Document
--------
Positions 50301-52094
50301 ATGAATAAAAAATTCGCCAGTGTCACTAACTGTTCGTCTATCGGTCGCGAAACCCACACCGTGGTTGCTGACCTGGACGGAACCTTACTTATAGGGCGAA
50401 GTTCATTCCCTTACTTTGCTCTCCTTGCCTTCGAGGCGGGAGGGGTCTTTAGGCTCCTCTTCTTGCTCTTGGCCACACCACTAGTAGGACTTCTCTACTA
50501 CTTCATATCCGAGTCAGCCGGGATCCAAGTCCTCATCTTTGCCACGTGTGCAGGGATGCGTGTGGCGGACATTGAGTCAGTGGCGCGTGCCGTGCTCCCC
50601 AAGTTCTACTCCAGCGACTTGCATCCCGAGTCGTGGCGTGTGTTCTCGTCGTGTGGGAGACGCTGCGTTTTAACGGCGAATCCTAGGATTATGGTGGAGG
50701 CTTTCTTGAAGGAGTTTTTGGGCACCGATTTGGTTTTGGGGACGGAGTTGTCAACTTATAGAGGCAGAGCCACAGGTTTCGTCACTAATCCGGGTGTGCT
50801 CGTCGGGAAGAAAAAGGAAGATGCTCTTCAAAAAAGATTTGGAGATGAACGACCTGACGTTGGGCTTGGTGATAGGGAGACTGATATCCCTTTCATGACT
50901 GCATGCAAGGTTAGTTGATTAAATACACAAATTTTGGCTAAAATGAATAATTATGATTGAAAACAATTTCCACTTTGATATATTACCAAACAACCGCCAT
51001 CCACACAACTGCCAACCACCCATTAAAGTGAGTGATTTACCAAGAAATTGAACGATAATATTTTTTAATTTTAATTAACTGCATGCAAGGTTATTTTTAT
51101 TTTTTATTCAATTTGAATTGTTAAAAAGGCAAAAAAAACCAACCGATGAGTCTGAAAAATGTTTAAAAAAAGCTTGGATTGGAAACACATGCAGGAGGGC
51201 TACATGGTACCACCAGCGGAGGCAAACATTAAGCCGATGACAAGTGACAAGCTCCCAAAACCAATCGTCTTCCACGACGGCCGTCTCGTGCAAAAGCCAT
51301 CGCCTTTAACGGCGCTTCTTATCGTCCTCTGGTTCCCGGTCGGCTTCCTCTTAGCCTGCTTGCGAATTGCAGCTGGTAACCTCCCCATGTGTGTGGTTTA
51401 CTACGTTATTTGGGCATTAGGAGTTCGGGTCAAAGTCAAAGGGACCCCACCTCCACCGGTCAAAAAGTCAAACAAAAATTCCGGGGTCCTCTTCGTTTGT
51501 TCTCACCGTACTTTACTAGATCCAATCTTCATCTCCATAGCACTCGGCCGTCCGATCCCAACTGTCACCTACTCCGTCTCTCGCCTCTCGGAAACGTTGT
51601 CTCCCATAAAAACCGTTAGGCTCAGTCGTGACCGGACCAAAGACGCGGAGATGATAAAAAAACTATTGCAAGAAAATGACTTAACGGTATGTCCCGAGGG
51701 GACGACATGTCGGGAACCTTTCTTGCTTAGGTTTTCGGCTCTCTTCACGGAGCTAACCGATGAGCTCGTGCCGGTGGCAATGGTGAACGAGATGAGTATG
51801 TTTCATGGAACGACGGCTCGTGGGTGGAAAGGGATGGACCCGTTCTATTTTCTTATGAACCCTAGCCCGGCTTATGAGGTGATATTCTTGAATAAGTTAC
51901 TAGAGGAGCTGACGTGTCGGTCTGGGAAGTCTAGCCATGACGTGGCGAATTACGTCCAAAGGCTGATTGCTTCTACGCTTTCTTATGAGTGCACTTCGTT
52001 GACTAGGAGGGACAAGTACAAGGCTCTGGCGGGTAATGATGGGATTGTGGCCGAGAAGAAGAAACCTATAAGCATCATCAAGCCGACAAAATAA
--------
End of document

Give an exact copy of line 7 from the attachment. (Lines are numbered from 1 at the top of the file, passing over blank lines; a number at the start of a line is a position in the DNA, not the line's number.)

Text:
50801 CGTCGGGAAGAAAAAGGAAGATGCTCTTCAAAAAAGATTTGGAGATGAACGACCTGACGTTGGGCTTGGTGATAGGGAGACTGATATCCCTTTCATGACT